Hudson’s tremendous worth comes into focus as he nears his 200th win
There will not be a tremendous amount of fanfare if Tim Hudson is fortunate enough to notch the one more victory he needs to become the 110th pitcher in Major League history to record 200 career victories. But this milestone will at least give us reason to take a closer look at how valuable the 37-year-old right-hander has been throughout his career.
Hudson’s first opportunity to notch his 200th victory will come during Friday night’s game against the Pirates at PNC Park.
“(Winning 200 games) is really nothing I ever thought of.,” Hudson said. ‘The first time it ever really crossed my mind was when I got my 150th win. I thought man I’m just 50 from 200. That’s not really that long if I stay healthy. Those are just things you think about. Anything can happen. But you’ve got to have a little luck go your way and keep your preparation level at a high level and you’ve got to be on some teams that win.”
Hudson’s first career win came on June 13, 1999 against a Dodgers team that was skippered by current Nationals manager Davey Johnson. His 100th victory came against the Cardinals on Aug. 6, 2005 — his first season with the Braves. The 150th career victory was notched against the Astros on May 1, 2010, in what was just his 10th start after returning from Tommy John elbow reconstruction surgery.
Based simply on raw memory, I do not remember a lot of the conversations that developed when Hudson blew he elbow out during the middle of the 2008 season. I remember television cameras catching him pointing to his elbow a few minutes before he did not return to pitch the seventh inning of his July 23 (OK, the date was not raw memory) start in Miami. I remember Hudson standing in front of his locker about a week later confirming that he would need TJ surgery.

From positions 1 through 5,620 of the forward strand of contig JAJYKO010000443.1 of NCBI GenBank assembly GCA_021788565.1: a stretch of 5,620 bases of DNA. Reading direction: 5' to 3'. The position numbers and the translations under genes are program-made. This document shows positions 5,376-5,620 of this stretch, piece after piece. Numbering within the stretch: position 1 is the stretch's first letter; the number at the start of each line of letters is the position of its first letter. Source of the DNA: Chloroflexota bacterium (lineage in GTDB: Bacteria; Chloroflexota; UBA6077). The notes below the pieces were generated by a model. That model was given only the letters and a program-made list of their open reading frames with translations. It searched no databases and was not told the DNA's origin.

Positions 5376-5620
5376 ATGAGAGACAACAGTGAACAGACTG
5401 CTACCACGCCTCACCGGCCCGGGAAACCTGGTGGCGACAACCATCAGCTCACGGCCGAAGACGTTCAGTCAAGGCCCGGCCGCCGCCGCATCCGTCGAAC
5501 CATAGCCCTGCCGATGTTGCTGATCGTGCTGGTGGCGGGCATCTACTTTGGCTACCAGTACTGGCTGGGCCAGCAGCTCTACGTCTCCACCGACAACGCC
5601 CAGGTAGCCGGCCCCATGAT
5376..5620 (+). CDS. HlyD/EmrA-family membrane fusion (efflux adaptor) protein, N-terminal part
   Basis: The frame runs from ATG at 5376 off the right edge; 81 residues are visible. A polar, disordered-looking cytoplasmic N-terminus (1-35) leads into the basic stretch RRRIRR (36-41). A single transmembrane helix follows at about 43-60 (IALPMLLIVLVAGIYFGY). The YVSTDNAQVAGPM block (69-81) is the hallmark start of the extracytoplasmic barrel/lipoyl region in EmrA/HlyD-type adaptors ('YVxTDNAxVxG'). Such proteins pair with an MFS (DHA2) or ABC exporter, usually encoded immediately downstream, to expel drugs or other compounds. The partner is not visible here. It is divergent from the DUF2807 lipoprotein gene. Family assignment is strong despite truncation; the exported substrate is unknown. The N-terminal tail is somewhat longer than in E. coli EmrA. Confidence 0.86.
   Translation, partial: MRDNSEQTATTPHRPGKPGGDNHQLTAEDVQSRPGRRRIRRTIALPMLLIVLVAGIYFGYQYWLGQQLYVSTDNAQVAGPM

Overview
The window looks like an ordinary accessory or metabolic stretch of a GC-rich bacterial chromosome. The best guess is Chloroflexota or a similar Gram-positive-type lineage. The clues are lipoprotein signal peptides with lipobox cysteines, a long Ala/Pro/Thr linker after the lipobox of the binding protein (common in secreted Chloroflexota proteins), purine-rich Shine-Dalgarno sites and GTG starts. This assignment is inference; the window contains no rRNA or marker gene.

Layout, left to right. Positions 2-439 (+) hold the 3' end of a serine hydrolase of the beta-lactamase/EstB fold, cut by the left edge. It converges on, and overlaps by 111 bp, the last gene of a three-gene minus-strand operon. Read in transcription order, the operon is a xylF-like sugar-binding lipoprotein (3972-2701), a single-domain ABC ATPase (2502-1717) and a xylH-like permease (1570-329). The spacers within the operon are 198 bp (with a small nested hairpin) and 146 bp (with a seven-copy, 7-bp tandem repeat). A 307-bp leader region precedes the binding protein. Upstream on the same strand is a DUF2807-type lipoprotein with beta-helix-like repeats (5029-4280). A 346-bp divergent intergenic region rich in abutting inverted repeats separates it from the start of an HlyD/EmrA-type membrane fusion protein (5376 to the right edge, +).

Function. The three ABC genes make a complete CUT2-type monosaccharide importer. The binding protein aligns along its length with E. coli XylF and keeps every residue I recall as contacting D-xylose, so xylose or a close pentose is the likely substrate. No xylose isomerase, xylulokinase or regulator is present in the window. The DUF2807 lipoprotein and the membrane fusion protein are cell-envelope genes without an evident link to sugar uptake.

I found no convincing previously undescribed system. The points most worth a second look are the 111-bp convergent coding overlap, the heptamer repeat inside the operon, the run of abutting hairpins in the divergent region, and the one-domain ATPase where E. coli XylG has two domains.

But I don’t remember ever thinking too much about the potential pitfalls of undergoing TJ surgery at 32 years-old. But that probably had everything to do with the fact we were dealing with Tim Hudson, the man who had made a career out of proving his doubters wrong.
Staying true to form, Hudson has gone 53-27 with a 3.20 ERA in the 105 starts he has made since his right elbow was reconstructed. Justin Verlander (65), CC Sabathia (62), Roy Halladay (56), Gio Gonzalez (55), David Price (54) and Jered Weaver (54) are the only other Major League pitchers with more wins during this span.
Despite missing the first month of the 2012 season while recovering from offseason back surgery, Hudson still entered this year with at least 16 wins in each of the three full seasons he has completed since TJ surgery.
Hudson’s only real rough year with the Braves came in 2006, when he posted a career-high 4.86 ERA. He has compiled a 3.22 ERA in the 161 starts that have followed. Felix Hernandez (3.05), Halladay (3.05), CC Sabathia (3.12) and Adam Wainwright (3.12) are the only other pitchers who have compiled a lower ERA while also notching at least 80 wins in this span.
Halladay has enjoyed some much more dominant seasons on the way to winning multiple Cy Young Awards. But his career numbers look quite similar to those tallied by Hudson.
HALLADAY: 200-102, 3.33 ERA, 380 career starts, .662 winning percentage
HUDSON: 199-104, 3.41 ERA, 408 career stars, .657 winning percentage.
Whatever happens to Hudson over the remainder of his career, he will always be recognized as an incredible competitor who has managed to win almost as consistently as any other Major League pitcher who has notched at least 200 victories.
The only modern 200-game winners with a better career winning percentage than Hudson are Whitey Ford (.690), Pedro Martinez (.687), Lefty Grove (.680), Christy Mathewson (.665), Halladay (.662) and Roger Clemens (.658).
Regardless of what you think about the wins and losses assigned to pitchers, that is pretty impressive company.